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Fork Play: September 20, 2011

Old London. Wong. Lookbook on Le Bernardin. The Mark. Pastry Paris. Preserves & Pickles. Plum Rum Conserve.    


Dear Friends and Family,  

    I can't say I'm addicted to JJ Flats 7-grain Flatbreads (3g whole grain, 100 calories in 6 pieces). If they suddenly ceased to exist, I am sure I could quickly find something else to slather with cream cheese and stave off serious withdrawal symptoms. But I keep them around for moments when only something salty and crunchy will do. "JJ Flats are baked in a Traditional New York Bakery!" it says on the back of the package. Their exclamation point.  But, in fact, JJ Flats are not baked in New York. "Old London Foods, Toast of the Bronx" is now toast. It has moved to Yadkinville, NC, leaving behind 228 long time workers, some in their 60s and 70s, who mostly cannot get work (according to a Times report about one who has found a job with no benefits at half the salary.)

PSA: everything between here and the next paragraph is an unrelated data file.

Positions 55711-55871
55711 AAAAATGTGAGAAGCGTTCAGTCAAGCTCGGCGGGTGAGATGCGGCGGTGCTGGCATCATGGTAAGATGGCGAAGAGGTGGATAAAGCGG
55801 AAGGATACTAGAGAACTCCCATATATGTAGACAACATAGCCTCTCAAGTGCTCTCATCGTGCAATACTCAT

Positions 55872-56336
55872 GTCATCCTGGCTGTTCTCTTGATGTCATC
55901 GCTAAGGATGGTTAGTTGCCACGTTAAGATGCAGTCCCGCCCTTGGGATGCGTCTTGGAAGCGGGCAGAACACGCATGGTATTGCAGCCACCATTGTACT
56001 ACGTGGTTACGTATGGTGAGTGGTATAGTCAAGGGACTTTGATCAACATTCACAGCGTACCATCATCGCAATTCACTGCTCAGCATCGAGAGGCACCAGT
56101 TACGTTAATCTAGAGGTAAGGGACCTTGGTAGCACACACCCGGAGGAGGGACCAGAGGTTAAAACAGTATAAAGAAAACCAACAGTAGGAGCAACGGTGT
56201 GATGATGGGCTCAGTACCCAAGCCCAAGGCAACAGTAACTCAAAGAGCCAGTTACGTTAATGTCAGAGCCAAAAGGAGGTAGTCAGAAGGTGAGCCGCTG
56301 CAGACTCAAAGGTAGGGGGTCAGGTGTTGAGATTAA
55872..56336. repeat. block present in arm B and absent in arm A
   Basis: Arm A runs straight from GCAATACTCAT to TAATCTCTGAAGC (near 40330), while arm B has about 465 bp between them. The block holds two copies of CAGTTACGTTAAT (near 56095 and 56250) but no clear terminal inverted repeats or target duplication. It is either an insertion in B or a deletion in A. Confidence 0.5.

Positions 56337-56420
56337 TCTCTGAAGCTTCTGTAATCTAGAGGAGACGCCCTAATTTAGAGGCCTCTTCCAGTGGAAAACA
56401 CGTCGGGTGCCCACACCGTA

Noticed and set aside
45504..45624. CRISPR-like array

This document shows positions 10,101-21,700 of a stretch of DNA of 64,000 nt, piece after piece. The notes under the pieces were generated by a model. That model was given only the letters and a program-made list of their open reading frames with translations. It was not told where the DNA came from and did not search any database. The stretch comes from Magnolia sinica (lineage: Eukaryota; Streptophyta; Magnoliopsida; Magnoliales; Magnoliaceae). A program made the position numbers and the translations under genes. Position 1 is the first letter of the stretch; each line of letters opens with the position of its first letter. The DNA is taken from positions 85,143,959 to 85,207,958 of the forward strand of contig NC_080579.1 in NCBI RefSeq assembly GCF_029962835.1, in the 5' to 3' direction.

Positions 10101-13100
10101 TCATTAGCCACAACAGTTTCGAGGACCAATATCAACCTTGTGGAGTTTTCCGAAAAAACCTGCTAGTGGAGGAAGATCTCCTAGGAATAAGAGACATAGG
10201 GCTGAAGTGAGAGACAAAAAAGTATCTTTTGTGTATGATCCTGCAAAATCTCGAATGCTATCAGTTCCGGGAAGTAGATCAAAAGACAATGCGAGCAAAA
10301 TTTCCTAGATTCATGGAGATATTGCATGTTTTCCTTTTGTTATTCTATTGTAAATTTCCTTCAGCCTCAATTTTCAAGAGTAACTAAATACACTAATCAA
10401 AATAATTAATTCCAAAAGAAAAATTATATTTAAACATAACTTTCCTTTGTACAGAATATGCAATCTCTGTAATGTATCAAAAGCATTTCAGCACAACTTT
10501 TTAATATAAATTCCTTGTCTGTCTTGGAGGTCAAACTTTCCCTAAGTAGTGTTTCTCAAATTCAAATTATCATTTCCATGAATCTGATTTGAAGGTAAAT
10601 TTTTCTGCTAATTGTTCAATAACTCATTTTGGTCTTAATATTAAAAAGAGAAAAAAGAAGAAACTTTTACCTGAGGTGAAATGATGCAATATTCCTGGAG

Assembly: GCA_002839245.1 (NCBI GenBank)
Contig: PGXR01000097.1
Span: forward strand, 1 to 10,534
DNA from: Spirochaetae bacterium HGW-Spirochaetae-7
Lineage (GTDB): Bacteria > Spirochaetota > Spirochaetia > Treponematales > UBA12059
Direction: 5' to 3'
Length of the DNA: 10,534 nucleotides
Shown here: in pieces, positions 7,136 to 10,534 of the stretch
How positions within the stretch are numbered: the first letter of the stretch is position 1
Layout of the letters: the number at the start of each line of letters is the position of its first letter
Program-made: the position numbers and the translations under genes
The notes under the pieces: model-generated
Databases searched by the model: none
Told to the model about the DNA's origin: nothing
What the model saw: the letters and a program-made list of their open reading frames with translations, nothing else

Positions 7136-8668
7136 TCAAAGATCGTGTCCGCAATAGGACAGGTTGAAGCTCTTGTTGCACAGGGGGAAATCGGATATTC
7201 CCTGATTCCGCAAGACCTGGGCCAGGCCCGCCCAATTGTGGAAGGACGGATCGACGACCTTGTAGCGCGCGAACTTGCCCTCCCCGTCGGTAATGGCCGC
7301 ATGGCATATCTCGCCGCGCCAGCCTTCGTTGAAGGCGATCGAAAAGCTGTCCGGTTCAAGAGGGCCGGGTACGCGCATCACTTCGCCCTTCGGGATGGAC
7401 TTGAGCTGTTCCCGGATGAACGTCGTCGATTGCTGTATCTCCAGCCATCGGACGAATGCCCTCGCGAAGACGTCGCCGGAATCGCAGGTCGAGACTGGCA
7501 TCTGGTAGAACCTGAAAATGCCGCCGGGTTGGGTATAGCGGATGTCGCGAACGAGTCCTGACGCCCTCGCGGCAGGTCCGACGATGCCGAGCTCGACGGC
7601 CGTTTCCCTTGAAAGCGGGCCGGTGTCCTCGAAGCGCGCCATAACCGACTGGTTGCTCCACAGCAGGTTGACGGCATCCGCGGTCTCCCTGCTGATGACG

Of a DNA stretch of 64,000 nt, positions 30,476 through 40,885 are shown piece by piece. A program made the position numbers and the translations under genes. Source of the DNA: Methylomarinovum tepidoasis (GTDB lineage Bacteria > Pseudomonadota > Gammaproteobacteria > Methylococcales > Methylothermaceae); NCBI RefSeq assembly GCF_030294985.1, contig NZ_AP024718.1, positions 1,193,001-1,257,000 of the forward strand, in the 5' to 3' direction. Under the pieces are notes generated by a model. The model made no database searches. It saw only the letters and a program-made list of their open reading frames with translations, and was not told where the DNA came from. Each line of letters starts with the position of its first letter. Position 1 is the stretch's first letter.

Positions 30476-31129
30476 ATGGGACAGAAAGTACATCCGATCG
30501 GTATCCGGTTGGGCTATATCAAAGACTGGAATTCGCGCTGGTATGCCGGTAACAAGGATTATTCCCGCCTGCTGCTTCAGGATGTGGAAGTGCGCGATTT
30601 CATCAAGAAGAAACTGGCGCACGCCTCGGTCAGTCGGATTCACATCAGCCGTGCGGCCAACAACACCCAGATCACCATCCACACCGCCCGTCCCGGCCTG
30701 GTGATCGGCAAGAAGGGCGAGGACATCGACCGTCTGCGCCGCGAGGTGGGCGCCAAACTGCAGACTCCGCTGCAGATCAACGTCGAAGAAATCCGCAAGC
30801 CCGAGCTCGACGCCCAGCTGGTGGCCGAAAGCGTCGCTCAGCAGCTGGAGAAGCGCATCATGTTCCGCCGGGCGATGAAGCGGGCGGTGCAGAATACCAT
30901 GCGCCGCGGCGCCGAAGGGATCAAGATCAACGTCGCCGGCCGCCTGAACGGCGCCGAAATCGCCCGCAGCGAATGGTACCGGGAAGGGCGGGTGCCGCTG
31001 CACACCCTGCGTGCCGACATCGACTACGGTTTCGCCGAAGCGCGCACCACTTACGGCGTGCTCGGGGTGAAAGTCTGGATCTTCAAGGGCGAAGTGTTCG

I know there are bigger issues, like why manufacturers can't make it in New York City. I know I can simply stop buying JJ Flats and find some other teething ring. Probably my lament will just get people who never tasted these 7-grain crackers to go look for them. Maybe the company wants to use up the boxes they have already printed and thinks no one will notice.  Sorry. You're outed now Old London.



What's Wong is Right